By Emily Scarvie
(PORTLAND, Ore.) Hello Portlanders! It's Tuesday, Nov. 23 - Here's your daily round up of all the news happening in the City of Roses.
State health officials reported 103 new COVID-related deaths on Monday, pushing the state’s total death toll to over 5,000 deaths since the beginning of the pandemic. Oregon’s COVID-19 death toll now sits at 5,017.
“Today Oregon marks more than 5,000 lives lost to COVID-19. As we head into the second Thanksgiving holiday since the start of the pandemic, too many Oregon families will see empty chairs around their holiday dinner tables, making this latest tragic milestone all the more heartbreaking,” Oregon Health Authority Director Pat Allen said in a statement. “As we gather for the coming holidays, look around your table. Consider the family and friends in your life. Let’s make sure the loved ones you care about and count on are there to share next Thanksgiving with you.”
OHA also reported 1,753 new confirmed or presumptive cases of COVID-19 on Monday, pushing the state’s total case count to 385,790 since the beginning of the pandemic. Additionally, there are 395 people hospitalized with COVID-19. Of those patients, 86 are in intensive care units.
As of Monday, 2,917,617 Oregonians have received at least one dose of a COVID-19 vaccine, and 2,645,458 have completed a vaccine series.
On Monday, Portland City Commissioner Dan Ryan named the former SFC Jerome F. Sears Army Reserve Center on Southwest Multnomah Boulevard as a future Safe Rest Village site. In June, the city council adopted a plan to establish six of these sites by the end of the year. The Safe Rest Villages will provide outdoor shelters, basic hygiene facilities and access to case management and behavioral health services.
The site announced on Monday has previously served as an emergency shelter and can accommodate up to 60 individual shelter pods. It’s also ideally located near a Safeway and TriMet #12 bus line.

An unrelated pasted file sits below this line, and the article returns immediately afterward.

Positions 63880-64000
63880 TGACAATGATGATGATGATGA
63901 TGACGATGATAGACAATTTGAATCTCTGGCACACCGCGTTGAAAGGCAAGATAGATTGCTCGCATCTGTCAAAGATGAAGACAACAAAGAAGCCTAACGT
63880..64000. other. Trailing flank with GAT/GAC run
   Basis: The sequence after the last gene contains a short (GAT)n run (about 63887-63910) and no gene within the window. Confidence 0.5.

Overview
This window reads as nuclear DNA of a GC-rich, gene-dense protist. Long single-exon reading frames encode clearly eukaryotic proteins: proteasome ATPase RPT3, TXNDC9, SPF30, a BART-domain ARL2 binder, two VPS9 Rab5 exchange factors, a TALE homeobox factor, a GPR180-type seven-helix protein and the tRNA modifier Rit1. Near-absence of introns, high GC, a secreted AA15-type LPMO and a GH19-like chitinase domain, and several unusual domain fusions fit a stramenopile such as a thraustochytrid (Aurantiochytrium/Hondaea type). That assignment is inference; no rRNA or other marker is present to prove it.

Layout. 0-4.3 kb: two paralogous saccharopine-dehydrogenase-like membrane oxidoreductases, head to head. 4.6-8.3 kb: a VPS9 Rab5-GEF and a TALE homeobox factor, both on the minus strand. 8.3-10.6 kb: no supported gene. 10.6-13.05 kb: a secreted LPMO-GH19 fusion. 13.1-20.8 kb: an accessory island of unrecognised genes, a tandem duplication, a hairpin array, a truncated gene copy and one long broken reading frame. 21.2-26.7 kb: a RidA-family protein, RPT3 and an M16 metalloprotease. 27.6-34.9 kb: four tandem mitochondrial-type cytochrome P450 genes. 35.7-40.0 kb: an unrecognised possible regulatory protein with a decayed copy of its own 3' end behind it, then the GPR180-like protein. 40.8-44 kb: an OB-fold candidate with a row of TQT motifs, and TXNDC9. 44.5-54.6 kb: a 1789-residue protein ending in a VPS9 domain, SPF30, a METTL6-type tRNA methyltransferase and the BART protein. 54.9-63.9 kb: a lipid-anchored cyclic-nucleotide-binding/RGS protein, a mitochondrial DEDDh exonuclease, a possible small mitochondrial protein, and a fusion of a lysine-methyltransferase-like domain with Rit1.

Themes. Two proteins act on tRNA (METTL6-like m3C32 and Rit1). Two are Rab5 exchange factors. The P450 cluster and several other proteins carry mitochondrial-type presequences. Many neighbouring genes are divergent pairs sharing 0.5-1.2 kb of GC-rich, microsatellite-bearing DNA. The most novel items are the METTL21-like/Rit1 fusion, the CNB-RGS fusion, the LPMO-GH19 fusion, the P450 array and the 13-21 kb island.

Two other Safe Rest Village sites have already been selected and are located at the Menlo Park “Park & Ride” in east Portland and the 2300 block of Southwest Naito Parkway.
Many Portland restaurants and local businesses are feeling the impact of rising costs and supply chain issues this holiday season. According to the American Farm Bureau Federation, the cost of an average Thanksgiving dinner is up 14%, with a 16-pound turkey costing around 24% more, frozen pie crusts costing 20% more and the cost of fresh cranberries up 11%.
“Demand is exceeding supply, so the prices are going up,” Lisa Sedlar, the founder and CEO of Green Zebra Grocery in Portland, told KGW. “The products we’re seeing go up in price can be summed up in one word: everything.”
Huber’s Café, which typically makes around 600 Thanksgiving dinners every year, also reported rising costs amid a significant increase in takeout dining. According to economists, diners and shoppers will need to just wait for supply and demand to even out, and people can save money this holiday season by making things from scratch instead of buying pre-made items.
On Sunday, a crow with a middle finger raised was placed on a pedestal at Mount Tabor that previously held the bust of York, which was removed earlier this year. The crow, labeled “Philip D. Bird,” has already been removed.
On the pedestal, a placard calls for the re-installation of the York statue, which was originally put up without city permission and replaced the Harvey Scott statue after it was toppled.